Zenith Introduces The New Pilot Watch Collection

Zenith has re-invented the Pilot range for the 2023 model year, and it's made a winner in our books.


One of the biggest talking points of Watches & Wonders Geneva this year was Zenith’s re-imagining of its famous Pilot model range, which, according to Zenith, is the only watch that can have “Pilot” written on the dial as it’s trademarked. In recent years, the Defy and historical re-interpretation watches have taken precedence over the Pilot, which is a shame, as the old one was very historically inspired with its large diameter, large onion-shaped crown and easy legibility. Having said that, the large proportions probably made it difficult for most people to wear. So, for 2023, Zenith has changed the Pilot from a humungous and quite specific design to a broader, friendlier one. Zenith said their aim is still at the pilots of the world, but this watch has a greater focus on the passengers inside the plane too. I’ll explain more below.

Four models are available right now, with two chronographs and two three-handed watches. While I got to see all four in person, time restrictions in the Zenith booth meant my focus went to the matte black ceramic versions of the new Pilot, but rest assured, the watches are also in stainless steel if the black isn’t your thing.

Pilot Automatic

The most affordable way into the world of new luxury pilot’s watches from Zenith is the Pilot Automatic which comes in a 40mm diameter. The case is a traditional barrel shape with a round bezel over the top, a complete change from the old Pilot Type 20 watch, which had a round case with thin lugs sticking out. The more natural wrist-hugging shape of the new Pilot Automatic, coupled with the fact that it’s 5mm smaller in diameter, makes it a much easier watch to wear, and while some people (like me) will mourn the loss of the huge onion crown, the large one on this new model is still easy to grip. 

It’s also easy to read with the brilliant white hand standing out against the dial, which is textured with neat horizontal lines. At 6 O’clock is a date window which is also nice and easy to read. Visible through the sapphire caseback is the self-winding El Primero 3620 movement, which has a 5Hz beat rate and a 60-hour power reserve. The water resistance of this watch is 100m, and it comes with a “Cordura” effect strap with a quick change system. The price in steel is $7,500 and in ceramic is $9,600.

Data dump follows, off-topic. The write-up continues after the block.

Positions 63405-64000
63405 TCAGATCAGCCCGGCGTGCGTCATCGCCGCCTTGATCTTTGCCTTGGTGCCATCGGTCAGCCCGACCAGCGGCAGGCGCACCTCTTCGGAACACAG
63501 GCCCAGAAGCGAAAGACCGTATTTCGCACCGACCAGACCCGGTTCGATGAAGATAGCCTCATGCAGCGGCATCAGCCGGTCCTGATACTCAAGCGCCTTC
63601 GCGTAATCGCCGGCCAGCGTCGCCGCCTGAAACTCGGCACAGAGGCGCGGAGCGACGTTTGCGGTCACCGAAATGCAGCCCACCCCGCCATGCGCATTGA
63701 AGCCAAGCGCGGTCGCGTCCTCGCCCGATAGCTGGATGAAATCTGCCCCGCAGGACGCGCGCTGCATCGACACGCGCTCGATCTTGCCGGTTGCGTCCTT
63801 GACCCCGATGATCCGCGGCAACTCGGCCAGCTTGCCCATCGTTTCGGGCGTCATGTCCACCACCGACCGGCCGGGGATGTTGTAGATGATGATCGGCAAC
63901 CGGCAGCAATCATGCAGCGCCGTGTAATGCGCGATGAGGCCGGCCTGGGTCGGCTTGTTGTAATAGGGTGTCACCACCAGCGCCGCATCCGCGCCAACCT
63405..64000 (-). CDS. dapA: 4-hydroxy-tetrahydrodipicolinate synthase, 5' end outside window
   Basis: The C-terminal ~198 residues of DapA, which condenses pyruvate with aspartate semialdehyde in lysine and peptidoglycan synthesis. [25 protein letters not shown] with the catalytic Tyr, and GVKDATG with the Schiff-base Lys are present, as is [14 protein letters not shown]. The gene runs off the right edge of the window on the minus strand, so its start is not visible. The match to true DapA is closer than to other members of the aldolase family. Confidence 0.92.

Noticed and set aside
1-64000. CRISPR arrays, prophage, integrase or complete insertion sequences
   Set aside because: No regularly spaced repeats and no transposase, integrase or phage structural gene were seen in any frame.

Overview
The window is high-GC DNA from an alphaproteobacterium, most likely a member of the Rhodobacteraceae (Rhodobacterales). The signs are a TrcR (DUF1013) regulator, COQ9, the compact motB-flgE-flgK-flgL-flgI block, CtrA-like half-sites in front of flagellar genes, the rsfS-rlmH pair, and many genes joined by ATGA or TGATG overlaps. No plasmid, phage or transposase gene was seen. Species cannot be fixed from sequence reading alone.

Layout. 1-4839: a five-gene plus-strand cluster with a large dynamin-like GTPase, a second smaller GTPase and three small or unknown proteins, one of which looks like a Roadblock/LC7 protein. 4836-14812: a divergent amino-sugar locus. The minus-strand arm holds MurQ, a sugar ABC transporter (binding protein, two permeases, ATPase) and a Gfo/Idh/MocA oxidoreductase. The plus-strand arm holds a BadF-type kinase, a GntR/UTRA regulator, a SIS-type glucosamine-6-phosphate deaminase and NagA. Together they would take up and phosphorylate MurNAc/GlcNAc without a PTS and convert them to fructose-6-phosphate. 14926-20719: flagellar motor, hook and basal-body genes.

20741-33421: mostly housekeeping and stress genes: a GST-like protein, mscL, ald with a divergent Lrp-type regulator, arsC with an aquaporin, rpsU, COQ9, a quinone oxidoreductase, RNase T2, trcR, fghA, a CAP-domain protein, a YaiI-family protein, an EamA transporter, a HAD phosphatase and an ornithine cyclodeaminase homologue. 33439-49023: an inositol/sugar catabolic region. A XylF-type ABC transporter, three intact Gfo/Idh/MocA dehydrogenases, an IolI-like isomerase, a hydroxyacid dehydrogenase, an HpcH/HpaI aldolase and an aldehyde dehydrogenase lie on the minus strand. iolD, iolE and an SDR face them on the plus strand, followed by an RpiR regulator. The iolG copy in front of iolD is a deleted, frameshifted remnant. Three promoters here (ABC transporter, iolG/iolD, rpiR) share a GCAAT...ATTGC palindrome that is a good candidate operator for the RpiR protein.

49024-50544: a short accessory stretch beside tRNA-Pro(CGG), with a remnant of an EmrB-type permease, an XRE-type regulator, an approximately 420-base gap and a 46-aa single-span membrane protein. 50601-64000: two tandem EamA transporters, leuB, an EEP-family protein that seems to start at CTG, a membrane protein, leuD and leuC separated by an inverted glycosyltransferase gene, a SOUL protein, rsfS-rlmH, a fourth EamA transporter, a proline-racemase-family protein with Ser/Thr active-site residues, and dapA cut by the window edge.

Pilot Big Date Flyback

The other pilot’s watch released by Zenith, and the one I was the most fascinated by, is the Pilot Big Date Flyback. This watch has been designed from the ground up to be a lot less focused on being simply a pilot’s watch. Zenith’s thinking here is that, by focusing it to a more general audience, it’s much easier to get along with. At 42.5mm across, it’s still smaller than most of the outgoing model range by 2.5mm. Despite that, it wears bigger than its size suggests and sat quite happily on my larger wrists. It was only of my favourite watches to wear from the show.

What impressed me the most with this new Pilot watch was the thought that went into certain details. For example, the flyback chronograph’s pushers have been fine-tuned, requiring only around 500g of pressure to operate. This makes them exceptionally smooth to use, only bested by one watch (not a Zenith) that I can think of right now, and I saw a lot of chronographs this week. Also, the big date on this watch has been engineered to sound similar to the flip-boards that used to display destinations and times in airports and railway stations. These have mostly been replaced by LED screens now, but the watch does sound uncannily like the old tech, and the mechanical feedback when flipping through the date numerals using the quickset date feature is unmatched. If you go for the steel variant, you get a coloured ring around one of the subdials, which is inspired by the old El Primero Rainbow Flyback watch.

The self-winding El Primero 3652 movement is powering this watch, which is also visible through the sapphire crystal caseback. The calibre is well finished with matte blasting, polishing on the wheels and some traditional blueing too. The movement runs at 5Hz for 60 hours, but the signature feature is the flyback function which allows the chronograph to be reset to zero while it’s still running. 

As with the Pilot Automatic, this watch has a quick change fabric strap with “Cordura” effect. In stainless steel, the price is $11,500, and in matte black ceramic, as pictured it’s $13,500.